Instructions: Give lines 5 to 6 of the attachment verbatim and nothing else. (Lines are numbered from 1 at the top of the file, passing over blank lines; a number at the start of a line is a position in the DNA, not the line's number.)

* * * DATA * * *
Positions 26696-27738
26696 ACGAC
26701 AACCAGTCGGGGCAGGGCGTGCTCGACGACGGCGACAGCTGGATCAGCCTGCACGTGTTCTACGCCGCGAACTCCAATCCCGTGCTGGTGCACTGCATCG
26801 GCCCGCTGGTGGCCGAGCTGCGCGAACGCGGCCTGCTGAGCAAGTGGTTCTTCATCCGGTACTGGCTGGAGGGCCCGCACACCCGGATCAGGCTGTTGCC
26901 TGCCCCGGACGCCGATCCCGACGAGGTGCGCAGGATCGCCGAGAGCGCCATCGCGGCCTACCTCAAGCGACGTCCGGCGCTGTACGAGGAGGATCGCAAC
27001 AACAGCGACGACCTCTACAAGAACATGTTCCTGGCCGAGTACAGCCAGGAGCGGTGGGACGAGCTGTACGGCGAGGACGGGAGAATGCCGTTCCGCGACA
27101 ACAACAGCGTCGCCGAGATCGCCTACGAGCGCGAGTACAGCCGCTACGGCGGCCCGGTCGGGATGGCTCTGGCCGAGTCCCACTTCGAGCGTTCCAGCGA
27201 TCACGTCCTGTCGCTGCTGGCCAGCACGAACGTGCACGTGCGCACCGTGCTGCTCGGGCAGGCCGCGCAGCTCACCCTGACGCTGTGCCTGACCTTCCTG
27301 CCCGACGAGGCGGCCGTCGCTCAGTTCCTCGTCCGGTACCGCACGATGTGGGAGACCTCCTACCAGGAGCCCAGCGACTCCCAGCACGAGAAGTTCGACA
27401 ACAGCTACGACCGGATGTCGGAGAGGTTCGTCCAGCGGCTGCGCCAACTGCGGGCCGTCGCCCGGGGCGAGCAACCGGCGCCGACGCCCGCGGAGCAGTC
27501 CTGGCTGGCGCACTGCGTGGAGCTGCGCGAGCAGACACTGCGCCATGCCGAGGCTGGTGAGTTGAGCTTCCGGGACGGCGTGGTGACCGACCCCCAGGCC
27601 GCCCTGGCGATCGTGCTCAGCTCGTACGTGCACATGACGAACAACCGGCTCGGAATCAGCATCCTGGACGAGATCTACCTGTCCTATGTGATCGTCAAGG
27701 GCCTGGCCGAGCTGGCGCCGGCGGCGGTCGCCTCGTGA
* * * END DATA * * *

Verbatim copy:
26901 TGCCCCGGACGCCGATCCCGACGAGGTGCGCAGGATCGCCGAGAGCGCCATCGCGGCCTACCTCAAGCGACGTCCGGCGCTGTACGAGGAGGATCGCAAC
27001 AACAGCGACGACCTCTACAAGAACATGTTCCTGGCCGAGTACAGCCAGGAGCGGTGGGACGAGCTGTACGGCGAGGACGGGAGAATGCCGTTCCGCGACA